The number of people unemployed in the UK fell by 20,000 to 1.67 million, which is the lowest number since March-May 2008. Wage growth improved, but remained unimpressive at 2.3% excluding bonuses.
"The 2.3% rise in earnings, which adds further sheen to the data, will be particularly pleasing to Carney and the MPC as they survey the post-referendum landscape and, in the case of a ‘remain’ outcome, will soon begin to consider the economy’s readiness for monetary policy changes," said Richard de Meo, managing director of Foenix Partners.
But ultimately, the figures confirming that the number of UK workers in employment has held firm at record highs will be overshadowed by the upcoming EU referendum, in de Meo's view.
"Evidence of a resilient underlying economy will be undermined and overlooked by the much bigger question of EU membership, ensuring that sterling price action remains most correlated to poll results and Brexit sentiment," he said.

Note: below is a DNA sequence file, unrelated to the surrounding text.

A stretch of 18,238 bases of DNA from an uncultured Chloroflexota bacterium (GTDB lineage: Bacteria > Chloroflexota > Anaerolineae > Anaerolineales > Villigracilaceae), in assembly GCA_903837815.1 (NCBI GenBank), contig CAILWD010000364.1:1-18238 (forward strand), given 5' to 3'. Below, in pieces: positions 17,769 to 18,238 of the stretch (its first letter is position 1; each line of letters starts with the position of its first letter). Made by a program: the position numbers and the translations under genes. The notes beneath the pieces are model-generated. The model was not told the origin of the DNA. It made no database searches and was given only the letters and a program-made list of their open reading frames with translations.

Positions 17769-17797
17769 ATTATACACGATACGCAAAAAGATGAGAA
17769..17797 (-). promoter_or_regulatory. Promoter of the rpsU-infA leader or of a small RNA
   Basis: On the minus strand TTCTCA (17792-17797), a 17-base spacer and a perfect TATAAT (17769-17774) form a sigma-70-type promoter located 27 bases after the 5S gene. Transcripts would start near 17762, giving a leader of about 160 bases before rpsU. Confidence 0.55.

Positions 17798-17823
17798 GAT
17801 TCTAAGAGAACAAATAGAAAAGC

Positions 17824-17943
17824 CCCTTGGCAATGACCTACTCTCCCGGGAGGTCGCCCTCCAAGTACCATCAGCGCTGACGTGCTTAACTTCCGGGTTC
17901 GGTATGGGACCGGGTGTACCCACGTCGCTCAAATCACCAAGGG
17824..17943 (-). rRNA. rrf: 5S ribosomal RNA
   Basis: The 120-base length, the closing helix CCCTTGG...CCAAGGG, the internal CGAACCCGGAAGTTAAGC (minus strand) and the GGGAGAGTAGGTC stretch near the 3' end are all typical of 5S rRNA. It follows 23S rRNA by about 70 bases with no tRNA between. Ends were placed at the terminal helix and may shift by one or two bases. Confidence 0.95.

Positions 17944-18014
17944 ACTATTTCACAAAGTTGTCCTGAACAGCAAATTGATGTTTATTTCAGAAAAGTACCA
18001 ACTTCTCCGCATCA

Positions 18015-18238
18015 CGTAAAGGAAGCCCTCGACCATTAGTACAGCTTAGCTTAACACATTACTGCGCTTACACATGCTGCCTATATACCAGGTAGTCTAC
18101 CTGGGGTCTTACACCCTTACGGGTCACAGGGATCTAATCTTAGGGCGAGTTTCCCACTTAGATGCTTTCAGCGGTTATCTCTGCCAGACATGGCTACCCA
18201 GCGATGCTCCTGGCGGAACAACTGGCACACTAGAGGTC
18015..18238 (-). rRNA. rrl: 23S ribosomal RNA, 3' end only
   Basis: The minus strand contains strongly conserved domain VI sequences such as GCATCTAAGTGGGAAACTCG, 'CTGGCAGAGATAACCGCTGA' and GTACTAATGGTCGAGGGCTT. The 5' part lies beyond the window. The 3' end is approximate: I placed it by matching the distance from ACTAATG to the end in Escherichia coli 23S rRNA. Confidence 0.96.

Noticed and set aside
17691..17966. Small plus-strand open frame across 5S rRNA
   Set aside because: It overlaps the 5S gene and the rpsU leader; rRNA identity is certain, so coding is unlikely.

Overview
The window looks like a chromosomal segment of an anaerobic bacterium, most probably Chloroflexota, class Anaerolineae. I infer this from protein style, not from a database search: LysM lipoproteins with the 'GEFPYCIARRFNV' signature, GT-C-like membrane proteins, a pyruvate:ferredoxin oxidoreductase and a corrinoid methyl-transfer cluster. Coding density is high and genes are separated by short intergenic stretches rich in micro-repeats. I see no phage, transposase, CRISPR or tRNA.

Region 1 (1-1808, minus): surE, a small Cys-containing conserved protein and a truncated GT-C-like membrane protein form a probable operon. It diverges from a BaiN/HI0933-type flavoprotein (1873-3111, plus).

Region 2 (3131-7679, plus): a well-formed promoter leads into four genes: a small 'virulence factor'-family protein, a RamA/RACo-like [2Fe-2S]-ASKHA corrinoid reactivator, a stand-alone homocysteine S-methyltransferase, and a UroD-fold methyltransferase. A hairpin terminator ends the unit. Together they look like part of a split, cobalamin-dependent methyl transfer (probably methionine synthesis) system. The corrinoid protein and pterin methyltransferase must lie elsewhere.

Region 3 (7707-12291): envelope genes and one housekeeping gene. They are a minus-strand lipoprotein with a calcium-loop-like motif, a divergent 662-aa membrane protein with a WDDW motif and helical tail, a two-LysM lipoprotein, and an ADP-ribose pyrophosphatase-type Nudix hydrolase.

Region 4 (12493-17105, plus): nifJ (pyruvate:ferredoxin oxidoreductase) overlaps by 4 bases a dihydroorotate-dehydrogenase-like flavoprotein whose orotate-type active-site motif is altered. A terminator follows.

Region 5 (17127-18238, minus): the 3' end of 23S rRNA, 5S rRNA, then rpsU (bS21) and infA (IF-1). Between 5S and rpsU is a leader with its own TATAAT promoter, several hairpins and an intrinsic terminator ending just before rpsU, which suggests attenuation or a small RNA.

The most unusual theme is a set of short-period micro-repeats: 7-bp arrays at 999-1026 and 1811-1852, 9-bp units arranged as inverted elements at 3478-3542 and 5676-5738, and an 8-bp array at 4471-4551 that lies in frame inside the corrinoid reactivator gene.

According to Ben Brettell, senior economist at Hargreaves Lansdown, the new unemployment figures constitute unexpected good news among the Brexit-related uncertainty.
“The UK labour market remains in good health despite a wider economic slowdown ahead of the referendum,” said Brettell. “The economy continues to add jobs, and wage growth is running ahead of consumer price inflation, which held steady yesterday at 0.3%,” he added.
The data will go some way to lessen fears that businesses have been delaying decisions about hiring and investment until after the EU vote, noted Brettell.